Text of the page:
The Christiansburg Marketplace redevelopers are awaiting approval from the town on the addition of multi-family residences to the shopping center property.
Plans for apartments and a hotel to be part of the project were announced last year, but the developers need the green light from the town on several requests tied to that portion of the property’s ongoing redevelopment.
More specifically, the addition of multi-family residential uses is not currently allowed under a plan approved in 2019. Also, the latest proposed adjustments to the project include units for residents who are at least 55 years old, according to project documents.
Walt Rector, the long-time developer who has led the Marketplace project, recently addressed the proposed changes with the Christiansburg Planning Commission.
“This particular site was the best opportunity I saw, that I’ve seen in a long, long time. I knew instantly what I had to do to fix it,” he said during a meeting last month. “This property was originally envisioned by myself to be a redevelopment using most of the buildings … I was wrong. Since that time, with the pandemic, but more importantly with the larger influence Amazon has had, retail has changed dramatically.”
The amendments proposed by the Marketplace seek to allow multi-family residential uses, increased building height, reduced onsite greenspace and reduced residential parking requirement.
The planning commission this past week unanimously recommended the amendments sought by the Marketplace, but included four conditions in their vote.
The Marketplace’s revised application calls for two hotels, but one of the conditions requested by the planning commission asks for one of those hotels to be removed due the proposed location of the structure on the property.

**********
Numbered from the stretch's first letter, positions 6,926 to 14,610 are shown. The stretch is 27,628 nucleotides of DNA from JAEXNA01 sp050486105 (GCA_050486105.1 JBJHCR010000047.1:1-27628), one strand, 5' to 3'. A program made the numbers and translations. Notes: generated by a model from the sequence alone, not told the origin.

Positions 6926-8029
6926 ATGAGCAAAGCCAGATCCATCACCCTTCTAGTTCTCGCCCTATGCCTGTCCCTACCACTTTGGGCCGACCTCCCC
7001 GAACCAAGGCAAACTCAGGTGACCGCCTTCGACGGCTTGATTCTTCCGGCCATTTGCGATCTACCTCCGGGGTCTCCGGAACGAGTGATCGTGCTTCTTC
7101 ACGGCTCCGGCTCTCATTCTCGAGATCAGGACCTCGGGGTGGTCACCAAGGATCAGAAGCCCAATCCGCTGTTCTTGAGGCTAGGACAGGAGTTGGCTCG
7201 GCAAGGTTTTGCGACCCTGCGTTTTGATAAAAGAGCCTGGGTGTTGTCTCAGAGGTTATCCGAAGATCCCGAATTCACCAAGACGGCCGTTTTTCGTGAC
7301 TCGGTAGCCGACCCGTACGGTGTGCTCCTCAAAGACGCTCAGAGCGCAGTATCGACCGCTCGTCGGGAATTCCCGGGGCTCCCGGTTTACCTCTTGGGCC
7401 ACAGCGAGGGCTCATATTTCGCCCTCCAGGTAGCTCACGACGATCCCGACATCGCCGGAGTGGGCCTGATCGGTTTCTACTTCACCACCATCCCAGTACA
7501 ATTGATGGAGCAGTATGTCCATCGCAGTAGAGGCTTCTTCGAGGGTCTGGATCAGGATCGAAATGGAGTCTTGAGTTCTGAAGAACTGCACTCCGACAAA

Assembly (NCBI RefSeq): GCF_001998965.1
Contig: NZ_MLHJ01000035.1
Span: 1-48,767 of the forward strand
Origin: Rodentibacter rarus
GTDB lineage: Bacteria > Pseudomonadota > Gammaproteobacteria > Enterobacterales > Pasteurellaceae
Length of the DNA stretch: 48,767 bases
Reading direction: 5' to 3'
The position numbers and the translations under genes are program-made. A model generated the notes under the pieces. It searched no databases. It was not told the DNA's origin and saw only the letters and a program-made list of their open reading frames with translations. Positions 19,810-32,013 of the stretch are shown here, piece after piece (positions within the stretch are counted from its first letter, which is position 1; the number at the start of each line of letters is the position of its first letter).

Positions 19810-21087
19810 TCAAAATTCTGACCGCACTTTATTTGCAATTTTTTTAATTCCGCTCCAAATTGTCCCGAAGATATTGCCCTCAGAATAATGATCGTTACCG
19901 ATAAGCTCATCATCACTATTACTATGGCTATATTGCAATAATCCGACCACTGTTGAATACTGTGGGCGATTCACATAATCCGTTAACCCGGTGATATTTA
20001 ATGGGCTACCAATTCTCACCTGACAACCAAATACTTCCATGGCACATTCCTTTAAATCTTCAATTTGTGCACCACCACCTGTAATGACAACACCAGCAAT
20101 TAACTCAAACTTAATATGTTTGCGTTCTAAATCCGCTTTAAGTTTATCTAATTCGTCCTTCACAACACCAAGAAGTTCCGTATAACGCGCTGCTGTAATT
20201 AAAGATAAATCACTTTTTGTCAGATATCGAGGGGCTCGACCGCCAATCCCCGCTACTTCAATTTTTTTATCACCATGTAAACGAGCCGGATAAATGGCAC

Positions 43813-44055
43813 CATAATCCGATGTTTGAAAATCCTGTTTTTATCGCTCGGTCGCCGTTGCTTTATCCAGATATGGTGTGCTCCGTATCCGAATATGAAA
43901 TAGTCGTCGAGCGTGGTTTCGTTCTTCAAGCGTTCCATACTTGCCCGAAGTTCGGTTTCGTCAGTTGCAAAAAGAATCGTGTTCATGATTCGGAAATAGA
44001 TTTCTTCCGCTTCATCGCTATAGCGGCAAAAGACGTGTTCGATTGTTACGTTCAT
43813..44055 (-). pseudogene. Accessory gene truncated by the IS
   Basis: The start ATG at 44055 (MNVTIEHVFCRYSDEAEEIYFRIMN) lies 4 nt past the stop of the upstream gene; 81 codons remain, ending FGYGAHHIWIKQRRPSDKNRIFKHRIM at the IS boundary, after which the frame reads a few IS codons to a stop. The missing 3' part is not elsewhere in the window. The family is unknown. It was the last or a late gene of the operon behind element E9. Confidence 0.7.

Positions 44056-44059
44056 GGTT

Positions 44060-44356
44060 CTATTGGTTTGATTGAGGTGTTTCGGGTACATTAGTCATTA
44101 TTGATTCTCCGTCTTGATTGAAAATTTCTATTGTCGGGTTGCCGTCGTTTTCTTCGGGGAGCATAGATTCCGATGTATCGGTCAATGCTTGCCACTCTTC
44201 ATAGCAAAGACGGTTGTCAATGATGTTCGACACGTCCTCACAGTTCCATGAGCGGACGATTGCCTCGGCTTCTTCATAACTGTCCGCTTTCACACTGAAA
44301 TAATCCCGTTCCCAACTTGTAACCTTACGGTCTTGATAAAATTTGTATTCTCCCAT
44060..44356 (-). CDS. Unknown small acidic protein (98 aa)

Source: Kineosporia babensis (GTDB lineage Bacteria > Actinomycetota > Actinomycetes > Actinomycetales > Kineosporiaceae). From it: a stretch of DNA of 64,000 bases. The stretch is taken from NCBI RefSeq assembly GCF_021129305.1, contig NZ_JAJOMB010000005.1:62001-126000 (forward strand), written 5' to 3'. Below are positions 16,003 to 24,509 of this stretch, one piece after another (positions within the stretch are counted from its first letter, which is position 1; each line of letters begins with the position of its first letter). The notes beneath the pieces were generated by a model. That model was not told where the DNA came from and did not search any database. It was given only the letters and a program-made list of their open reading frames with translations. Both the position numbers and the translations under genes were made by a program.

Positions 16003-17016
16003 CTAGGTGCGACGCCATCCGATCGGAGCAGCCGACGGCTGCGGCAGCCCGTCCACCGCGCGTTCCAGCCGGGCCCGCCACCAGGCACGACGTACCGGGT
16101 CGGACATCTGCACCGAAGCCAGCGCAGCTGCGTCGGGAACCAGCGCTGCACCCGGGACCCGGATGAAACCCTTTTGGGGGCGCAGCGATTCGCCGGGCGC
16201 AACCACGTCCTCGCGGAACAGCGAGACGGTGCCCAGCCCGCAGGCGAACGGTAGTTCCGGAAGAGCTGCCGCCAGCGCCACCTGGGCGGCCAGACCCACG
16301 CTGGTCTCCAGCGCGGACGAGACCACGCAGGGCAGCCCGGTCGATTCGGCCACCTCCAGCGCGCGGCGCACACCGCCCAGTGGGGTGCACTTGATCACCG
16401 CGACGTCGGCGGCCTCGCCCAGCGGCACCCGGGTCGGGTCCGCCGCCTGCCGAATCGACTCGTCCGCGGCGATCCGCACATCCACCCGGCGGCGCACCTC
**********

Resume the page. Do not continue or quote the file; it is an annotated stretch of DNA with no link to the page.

The other conditions in the commission’s recommendation cover the subjects of the onsite green space, the cap on unit density and the possibility of another hotel building on the site years down the road.
On the density, the commission recommended a cap of 20 units per acre on the residences. The zoning ordinance for planned commercial developments—what the project is considered—allows up to 30 units per acre. The Marketplace’s plan calls for 11 units per acre or 320 units.
The maximum building height in the district is 70 feet, but each of the structures in the revised application would exceed that limit.
The residential buildings are 85 and 187 feet, the latter of which the commission didn’t recommend against due to its proposed location in the property’s rear corner and proximity to an already imposing and existing bank building. Portions of the residential buildings would house other uses such as retail, according to the developers.
The hotel the commission didn’t recommend against would be 85 feet, while the Marketplace’s revised application also calls for an 85-foot parking deck.
The planning commission, however, asked that the 70-foot limit be imposed should the development years later call for another hotel.
Town Ccouncil is now set to take up the proposed revisions, marking some of the latest developments in the ongoing revamp of a property that for years sat mostly vacant and under a cloud of uncertainty.
In addition to the developer’s own investment in the property, the town of Christiansburg contributed more than $1 million to redo the shopping center’s intersection with North Franklin, bringing a new traffic light and pattern.
The project has already brought several new tenants to the property, but the development still awaits the opening of its anchor grocer Earth Fare. A banner on the property has for months announced an opening date of summer 2021.
The grocer, however, isn’t set to open this month, said Eileen Baumann, president of the Blacksburg-based Uncork-it Inc., the Marketplace’s marketing firm.